Since 2011, China is the world leader in the number of published invention patent applications (also the number of utility model and design patents is rising). China is in the process of doubling its number of patent applications (from more than 1 million patent applications in 2015). Subsidies and further fee reductions strengthen the incentive to apply for patents, thereby putting more pressure on the State Intellectual Property Office (SIPO) to assess patent quality.
According to China IP News, the Ministry of Finance and National Development and Reform Commission issued the Regulations on Reducing Patent Fees (Regulations) that became effective on 1 September 2016. The budget for the fee reduction is planned to be increased to RMb 4.1 billion per year as of 2016. Compare the budget for 2015 of RMB 3.5 billion.
The rationale behind this reduction is to decrease the threshold for inventors and companies to patent their inventions, and one measure to implement the Promotion Plan for the Implementation of the National Intellectual Property Strategy and acceleration of building an IP powerhouse in 2016, see SIPO’s July announcement here.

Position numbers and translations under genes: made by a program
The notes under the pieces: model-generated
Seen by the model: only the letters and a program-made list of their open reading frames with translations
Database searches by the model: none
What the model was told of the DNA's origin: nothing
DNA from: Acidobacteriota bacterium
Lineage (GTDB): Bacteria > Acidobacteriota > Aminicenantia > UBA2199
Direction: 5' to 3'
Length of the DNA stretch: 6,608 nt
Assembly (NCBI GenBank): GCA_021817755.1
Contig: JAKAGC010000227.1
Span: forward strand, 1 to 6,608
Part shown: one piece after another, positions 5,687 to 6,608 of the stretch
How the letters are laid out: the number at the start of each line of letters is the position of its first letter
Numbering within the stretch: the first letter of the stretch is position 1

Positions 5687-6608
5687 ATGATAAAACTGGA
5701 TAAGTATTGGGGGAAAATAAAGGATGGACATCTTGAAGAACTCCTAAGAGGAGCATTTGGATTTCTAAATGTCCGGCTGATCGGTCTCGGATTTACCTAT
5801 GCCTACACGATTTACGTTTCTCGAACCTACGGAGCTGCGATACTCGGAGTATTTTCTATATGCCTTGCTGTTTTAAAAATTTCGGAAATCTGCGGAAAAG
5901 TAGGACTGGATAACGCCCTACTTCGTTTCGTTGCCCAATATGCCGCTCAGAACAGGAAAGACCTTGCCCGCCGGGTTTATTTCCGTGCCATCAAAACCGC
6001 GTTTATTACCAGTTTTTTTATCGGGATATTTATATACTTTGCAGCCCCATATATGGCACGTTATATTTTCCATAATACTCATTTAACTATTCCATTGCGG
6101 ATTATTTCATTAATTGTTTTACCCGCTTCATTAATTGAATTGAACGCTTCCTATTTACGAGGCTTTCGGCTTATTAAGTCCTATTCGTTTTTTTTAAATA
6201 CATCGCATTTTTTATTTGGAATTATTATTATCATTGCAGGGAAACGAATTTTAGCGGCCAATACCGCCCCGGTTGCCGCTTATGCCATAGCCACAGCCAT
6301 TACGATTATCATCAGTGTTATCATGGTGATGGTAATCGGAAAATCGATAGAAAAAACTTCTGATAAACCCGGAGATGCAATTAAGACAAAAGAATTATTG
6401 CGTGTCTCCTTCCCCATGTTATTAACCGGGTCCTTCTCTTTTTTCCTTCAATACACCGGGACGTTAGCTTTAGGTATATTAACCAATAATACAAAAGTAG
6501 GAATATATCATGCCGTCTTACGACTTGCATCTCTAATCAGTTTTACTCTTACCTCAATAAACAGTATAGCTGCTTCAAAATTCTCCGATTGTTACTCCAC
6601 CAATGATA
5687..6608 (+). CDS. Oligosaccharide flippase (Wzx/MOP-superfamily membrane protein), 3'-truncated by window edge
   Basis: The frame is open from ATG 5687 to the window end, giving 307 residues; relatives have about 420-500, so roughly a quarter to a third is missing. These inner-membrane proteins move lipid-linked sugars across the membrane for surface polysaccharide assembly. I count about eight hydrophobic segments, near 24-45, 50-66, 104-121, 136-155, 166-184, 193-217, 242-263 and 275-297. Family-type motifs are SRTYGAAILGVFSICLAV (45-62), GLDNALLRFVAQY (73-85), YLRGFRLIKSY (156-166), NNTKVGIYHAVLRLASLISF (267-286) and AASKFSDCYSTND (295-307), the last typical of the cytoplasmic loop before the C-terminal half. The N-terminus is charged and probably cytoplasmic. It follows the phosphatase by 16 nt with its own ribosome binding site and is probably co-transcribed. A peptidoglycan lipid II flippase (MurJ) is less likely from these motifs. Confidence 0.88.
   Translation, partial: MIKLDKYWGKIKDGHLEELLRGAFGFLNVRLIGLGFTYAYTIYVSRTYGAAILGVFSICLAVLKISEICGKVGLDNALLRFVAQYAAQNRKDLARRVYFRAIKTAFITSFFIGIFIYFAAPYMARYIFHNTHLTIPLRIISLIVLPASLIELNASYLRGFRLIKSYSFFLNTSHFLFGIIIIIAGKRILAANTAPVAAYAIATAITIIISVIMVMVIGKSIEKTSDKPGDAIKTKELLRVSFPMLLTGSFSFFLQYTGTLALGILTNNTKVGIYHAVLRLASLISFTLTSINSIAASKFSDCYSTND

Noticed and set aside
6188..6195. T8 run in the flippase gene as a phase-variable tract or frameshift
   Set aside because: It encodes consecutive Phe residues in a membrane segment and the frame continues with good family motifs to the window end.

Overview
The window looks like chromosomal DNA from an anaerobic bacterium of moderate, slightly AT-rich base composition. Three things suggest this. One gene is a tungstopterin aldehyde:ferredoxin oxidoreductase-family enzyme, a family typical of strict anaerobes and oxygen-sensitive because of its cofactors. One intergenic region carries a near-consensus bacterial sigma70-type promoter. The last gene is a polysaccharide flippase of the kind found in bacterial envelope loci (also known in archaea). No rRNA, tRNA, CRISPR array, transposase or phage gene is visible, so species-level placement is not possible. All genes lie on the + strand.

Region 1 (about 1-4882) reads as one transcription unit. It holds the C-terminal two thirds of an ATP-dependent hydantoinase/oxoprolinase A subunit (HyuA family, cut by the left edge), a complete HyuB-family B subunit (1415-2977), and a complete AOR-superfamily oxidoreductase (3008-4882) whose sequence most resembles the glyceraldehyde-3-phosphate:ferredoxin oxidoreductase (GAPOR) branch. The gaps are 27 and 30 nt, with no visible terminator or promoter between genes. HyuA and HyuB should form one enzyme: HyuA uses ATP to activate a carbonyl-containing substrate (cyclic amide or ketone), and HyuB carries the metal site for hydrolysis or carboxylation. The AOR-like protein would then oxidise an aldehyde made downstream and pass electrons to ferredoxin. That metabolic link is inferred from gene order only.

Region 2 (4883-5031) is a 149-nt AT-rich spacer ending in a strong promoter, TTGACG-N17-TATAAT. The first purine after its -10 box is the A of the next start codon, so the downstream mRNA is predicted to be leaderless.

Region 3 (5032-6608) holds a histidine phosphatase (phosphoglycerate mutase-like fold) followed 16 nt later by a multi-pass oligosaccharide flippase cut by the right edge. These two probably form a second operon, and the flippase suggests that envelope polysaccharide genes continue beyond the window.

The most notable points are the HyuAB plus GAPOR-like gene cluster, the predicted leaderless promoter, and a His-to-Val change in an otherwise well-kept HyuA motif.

Article 4 Regulations states that the following groups are eligible for an 85 percent reduction of the patent application fee, excluding announcement printing fee and additional application fee; substantive examination fee for invention patent applications; annual fee for six years from the year the patent is granted; and re-examination fee:
- Article 3(1) Regulations: Individuals whose average monthly income was less than RMB 3,500 (RMB 42,000 annually) in the previous year;
- Article 3(2) Enterprises, business units, social organizations and non-profit making scientific research institutes whose corporate taxable income was less than RMB 300,000 in the previous year;
In case two or more individuals or units are co-applications or co-owners of a patent, the fees could be reduced to 70 percent (Article 4 Regulations).
Big discounts, big challenges for patent quality
These reductions of patent fees, together with provincial or city subsidies, will lead to an even stronger surge in patent applications and grants, and therefore an even stronger pressure for SIPO to guarantee a sufficient standard of quality.
There probably must be a soft spot between motivating innovators to apply for a patent that without subsidy or fee reductions would never do so, and those patent filers that have claims that are neither novel nor inventive, but try to get a patent anyway. When the SIPO is overwhelmed with patent applications, subpar patents will slip through.
“The generosity of China’s incentives for patent-filing may make it worthwhile… to patent even worthless ideas… Patents are easy to file,… but gems are hard to find in a mountain of junk.”Patents, yes; ideas, maybe The Economist, 14 October 2010.
See earlier IP Dragon articles about the same topic: